Gradually, the startup also started offering semi-routine tests—such as those for thyroid and vitamin—as well as routine tests including blood, urine, liver, and kidney tests.
The turning point
Up until now, the company was not conducting tests in large volumes. “We were still very small because we were more focused on sequencing,” Dheeraj says.
However, everything changed when the COVID-19 pandemic struck in 2020. There was a need for genome sequencing of the new virus and Redcliffe was ready to bank on its two-and-a-half-year experience.
The startup’s existing PCR (Polymerase Chain Reaction) infrastructure allowed Redcliffe to conduct COVID-19 testing.
“That was the start of a new era,” he quips.
The pandemic also led to a change in consumer behaviour.
“Consumers were now getting tested for the first time at home,” Dheeraj says. This made the company think about the larger testing portfolio, and how the market was adjusting to home collection services—which were earlier only availed by a handful of customers.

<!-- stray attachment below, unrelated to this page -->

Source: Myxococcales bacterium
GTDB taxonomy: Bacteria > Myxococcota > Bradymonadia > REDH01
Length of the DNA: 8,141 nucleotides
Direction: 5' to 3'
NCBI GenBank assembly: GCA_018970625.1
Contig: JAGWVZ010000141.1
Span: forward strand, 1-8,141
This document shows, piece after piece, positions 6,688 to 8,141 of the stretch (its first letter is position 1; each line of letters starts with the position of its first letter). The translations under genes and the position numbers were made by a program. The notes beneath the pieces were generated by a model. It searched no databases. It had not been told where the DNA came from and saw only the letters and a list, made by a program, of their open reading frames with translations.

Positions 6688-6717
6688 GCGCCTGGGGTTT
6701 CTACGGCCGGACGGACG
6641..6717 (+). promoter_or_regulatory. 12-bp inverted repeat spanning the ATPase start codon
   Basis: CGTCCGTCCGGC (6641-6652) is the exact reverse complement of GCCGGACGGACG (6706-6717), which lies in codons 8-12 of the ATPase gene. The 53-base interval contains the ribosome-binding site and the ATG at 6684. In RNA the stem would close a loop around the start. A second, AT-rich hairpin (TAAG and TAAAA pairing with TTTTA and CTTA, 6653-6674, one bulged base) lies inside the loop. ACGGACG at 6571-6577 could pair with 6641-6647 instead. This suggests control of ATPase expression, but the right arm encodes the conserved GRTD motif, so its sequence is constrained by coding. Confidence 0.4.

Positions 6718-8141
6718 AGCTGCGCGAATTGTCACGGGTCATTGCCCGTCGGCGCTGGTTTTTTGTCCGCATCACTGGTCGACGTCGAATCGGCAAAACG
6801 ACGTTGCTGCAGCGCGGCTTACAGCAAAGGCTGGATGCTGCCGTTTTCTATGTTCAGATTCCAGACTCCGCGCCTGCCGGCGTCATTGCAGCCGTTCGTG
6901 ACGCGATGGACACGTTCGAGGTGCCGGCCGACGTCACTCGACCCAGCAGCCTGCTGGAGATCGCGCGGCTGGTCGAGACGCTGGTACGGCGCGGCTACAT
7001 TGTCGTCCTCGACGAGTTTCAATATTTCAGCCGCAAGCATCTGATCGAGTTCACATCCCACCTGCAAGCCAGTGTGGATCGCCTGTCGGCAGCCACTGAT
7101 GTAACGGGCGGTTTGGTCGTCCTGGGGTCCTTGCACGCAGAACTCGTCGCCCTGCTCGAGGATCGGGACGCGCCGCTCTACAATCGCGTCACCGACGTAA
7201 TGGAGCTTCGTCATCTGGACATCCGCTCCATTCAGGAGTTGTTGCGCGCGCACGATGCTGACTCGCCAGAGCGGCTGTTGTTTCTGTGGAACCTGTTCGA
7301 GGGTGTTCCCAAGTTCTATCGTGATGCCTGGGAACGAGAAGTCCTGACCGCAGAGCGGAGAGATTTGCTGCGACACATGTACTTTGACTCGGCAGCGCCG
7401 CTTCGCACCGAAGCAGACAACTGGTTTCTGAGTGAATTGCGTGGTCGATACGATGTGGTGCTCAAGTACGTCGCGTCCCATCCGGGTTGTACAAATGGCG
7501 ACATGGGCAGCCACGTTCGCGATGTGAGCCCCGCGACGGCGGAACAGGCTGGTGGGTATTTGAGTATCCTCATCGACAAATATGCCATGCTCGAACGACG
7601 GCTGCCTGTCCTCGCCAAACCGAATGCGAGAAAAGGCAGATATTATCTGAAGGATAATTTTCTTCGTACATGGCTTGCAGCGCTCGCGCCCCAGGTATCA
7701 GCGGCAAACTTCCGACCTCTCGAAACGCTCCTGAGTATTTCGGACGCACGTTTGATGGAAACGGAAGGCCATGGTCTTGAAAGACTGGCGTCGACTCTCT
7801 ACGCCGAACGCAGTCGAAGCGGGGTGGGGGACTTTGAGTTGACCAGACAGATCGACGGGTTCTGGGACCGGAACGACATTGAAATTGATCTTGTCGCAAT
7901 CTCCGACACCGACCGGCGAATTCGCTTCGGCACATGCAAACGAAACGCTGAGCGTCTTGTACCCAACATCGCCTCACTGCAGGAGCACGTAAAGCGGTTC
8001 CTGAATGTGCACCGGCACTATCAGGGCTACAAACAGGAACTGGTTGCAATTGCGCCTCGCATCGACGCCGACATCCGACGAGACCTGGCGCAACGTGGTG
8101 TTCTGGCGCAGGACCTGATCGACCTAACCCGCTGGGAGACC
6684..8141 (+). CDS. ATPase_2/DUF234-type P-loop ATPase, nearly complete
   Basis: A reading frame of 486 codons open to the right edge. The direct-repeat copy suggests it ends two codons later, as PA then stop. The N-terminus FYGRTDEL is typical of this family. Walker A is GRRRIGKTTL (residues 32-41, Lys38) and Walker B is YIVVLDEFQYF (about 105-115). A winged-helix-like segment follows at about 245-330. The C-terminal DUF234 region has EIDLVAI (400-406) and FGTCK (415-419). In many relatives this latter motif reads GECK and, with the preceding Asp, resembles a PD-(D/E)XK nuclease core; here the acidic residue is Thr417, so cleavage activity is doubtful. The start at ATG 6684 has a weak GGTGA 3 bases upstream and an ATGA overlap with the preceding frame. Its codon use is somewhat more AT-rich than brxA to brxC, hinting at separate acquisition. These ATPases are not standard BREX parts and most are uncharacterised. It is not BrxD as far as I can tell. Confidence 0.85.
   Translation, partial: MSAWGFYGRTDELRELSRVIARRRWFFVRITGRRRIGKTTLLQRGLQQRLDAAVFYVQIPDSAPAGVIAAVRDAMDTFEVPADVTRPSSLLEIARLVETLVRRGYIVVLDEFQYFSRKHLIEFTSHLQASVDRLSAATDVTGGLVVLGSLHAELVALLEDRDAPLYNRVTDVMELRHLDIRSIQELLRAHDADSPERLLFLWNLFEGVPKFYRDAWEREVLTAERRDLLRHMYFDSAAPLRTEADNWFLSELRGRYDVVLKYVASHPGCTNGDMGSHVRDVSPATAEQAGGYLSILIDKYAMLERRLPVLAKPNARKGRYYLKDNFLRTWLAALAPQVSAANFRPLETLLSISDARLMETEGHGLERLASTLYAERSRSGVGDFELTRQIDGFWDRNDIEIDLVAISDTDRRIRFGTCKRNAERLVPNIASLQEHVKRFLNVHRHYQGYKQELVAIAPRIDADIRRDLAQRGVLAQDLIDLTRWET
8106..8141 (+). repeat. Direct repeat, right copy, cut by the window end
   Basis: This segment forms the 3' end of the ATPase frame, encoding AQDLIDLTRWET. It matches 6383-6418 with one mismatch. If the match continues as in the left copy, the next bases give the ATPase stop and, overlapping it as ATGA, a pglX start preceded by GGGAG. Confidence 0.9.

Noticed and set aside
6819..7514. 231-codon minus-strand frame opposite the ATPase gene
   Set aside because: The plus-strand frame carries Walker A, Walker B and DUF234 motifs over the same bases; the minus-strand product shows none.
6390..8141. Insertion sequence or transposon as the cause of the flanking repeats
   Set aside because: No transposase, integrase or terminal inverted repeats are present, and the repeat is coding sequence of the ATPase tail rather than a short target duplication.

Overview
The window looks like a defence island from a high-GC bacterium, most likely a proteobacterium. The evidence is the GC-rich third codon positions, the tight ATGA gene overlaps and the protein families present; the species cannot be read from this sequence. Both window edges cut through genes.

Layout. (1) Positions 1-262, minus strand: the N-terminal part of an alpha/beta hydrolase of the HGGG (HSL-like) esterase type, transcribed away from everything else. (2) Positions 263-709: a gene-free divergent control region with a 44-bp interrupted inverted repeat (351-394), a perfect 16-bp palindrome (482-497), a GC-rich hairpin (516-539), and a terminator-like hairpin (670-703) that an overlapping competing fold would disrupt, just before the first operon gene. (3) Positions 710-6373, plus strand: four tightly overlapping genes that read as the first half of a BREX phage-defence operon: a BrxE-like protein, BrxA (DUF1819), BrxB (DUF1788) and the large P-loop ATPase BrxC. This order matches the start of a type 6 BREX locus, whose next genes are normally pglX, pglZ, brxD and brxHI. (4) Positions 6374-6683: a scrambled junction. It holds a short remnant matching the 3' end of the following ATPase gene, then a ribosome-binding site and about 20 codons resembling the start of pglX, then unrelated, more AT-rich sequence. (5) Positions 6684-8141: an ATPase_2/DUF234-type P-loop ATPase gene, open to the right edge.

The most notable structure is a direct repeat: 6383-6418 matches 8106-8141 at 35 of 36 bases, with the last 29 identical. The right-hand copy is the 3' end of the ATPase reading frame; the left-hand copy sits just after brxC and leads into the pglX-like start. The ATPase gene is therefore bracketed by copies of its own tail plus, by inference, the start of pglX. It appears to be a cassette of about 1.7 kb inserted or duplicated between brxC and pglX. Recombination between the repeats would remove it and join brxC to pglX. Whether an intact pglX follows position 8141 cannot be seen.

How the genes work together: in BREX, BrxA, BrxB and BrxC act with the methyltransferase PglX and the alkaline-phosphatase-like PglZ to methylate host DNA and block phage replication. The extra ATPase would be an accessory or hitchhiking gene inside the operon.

Sensing a huge opportunity, the team decided to adapt its operations to this business line. “In 2020, the company spent time and energy to build technology for home collection, developing the infrastructure for taking the sample from home to lab, and reporting the same day,” he explains.
In March 2021, Redcliffe Lifetech raised about $2 million in a Pre-Series A funding round from Alkemi Venture Partners, Y Combinator, and LetsVenture, among others.
What does it offer?